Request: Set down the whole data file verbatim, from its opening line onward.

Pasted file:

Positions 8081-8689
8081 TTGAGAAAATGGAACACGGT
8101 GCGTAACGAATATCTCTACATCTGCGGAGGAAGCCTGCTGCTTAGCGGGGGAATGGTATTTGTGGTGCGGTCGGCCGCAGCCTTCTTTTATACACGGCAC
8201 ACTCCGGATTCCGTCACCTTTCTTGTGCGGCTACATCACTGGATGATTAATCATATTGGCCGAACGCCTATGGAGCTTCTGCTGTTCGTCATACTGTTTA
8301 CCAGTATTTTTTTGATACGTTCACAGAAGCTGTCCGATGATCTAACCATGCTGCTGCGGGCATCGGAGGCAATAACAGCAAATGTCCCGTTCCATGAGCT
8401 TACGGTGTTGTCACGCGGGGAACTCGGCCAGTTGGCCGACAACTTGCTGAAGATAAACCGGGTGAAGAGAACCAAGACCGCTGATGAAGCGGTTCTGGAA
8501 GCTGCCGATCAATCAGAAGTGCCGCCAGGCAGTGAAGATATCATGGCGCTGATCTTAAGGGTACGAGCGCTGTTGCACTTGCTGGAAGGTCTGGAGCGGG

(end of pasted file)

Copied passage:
Positions 8081-8689
8081 TTGAGAAAATGGAACACGGT
8101 GCGTAACGAATATCTCTACATCTGCGGAGGAAGCCTGCTGCTTAGCGGGGGAATGGTATTTGTGGTGCGGTCGGCCGCAGCCTTCTTTTATACACGGCAC
8201 ACTCCGGATTCCGTCACCTTTCTTGTGCGGCTACATCACTGGATGATTAATCATATTGGCCGAACGCCTATGGAGCTTCTGCTGTTCGTCATACTGTTTA
8301 CCAGTATTTTTTTGATACGTTCACAGAAGCTGTCCGATGATCTAACCATGCTGCTGCGGGCATCGGAGGCAATAACAGCAAATGTCCCGTTCCATGAGCT
8401 TACGGTGTTGTCACGCGGGGAACTCGGCCAGTTGGCCGACAACTTGCTGAAGATAAACCGGGTGAAGAGAACCAAGACCGCTGATGAAGCGGTTCTGGAA
8501 GCTGCCGATCAATCAGAAGTGCCGCCAGGCAGTGAAGATATCATGGCGCTGATCTTAAGGGTACGAGCGCTGTTGCACTTGCTGGAAGGTCTGGAGCGGG